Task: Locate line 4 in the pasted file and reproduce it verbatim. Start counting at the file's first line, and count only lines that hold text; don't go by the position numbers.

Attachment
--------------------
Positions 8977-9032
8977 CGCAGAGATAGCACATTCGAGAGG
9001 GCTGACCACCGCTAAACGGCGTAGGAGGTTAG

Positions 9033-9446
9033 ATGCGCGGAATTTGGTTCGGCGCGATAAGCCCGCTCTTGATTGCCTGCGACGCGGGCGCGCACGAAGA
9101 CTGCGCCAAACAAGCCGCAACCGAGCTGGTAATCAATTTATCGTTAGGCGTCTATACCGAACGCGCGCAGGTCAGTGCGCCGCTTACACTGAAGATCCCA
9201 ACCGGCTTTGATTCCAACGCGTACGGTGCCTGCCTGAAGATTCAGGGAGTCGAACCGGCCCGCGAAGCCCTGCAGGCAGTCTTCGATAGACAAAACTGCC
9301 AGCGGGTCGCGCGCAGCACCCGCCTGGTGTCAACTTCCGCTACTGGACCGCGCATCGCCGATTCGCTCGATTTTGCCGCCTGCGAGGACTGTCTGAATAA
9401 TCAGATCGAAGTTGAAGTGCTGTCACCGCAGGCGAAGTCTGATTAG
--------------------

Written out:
Positions 9033-9446